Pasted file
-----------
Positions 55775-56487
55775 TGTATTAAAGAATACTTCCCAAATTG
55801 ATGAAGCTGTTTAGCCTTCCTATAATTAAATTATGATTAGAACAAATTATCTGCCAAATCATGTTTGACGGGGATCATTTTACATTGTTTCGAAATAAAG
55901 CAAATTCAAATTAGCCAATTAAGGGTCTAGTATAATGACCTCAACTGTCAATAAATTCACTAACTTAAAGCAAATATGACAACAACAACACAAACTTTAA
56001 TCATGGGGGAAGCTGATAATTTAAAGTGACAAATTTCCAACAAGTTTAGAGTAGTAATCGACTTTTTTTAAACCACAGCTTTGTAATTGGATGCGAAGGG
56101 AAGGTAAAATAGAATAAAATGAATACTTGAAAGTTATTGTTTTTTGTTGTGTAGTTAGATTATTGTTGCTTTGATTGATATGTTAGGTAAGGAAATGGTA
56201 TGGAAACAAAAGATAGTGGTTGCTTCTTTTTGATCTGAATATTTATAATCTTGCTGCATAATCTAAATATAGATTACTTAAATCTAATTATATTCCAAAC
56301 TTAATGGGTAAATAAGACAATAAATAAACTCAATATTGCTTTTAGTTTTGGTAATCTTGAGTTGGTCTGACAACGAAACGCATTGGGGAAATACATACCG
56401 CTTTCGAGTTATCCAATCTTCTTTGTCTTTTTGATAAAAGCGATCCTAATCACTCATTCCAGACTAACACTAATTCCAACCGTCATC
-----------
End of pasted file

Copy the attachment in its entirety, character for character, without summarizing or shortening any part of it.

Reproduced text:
Positions 55775-56487
55775 TGTATTAAAGAATACTTCCCAAATTG
55801 ATGAAGCTGTTTAGCCTTCCTATAATTAAATTATGATTAGAACAAATTATCTGCCAAATCATGTTTGACGGGGATCATTTTACATTGTTTCGAAATAAAG
55901 CAAATTCAAATTAGCCAATTAAGGGTCTAGTATAATGACCTCAACTGTCAATAAATTCACTAACTTAAAGCAAATATGACAACAACAACACAAACTTTAA
56001 TCATGGGGGAAGCTGATAATTTAAAGTGACAAATTTCCAACAAGTTTAGAGTAGTAATCGACTTTTTTTAAACCACAGCTTTGTAATTGGATGCGAAGGG
56101 AAGGTAAAATAGAATAAAATGAATACTTGAAAGTTATTGTTTTTTGTTGTGTAGTTAGATTATTGTTGCTTTGATTGATATGTTAGGTAAGGAAATGGTA
56201 TGGAAACAAAAGATAGTGGTTGCTTCTTTTTGATCTGAATATTTATAATCTTGCTGCATAATCTAAATATAGATTACTTAAATCTAATTATATTCCAAAC
56301 TTAATGGGTAAATAAGACAATAAATAAACTCAATATTGCTTTTAGTTTTGGTAATCTTGAGTTGGTCTGACAACGAAACGCATTGGGGAAATACATACCG
56401 CTTTCGAGTTATCCAATCTTCTTTGTCTTTTTGATAAAAGCGATCCTAATCACTCATTCCAGACTAACACTAATTCCAACCGTCATC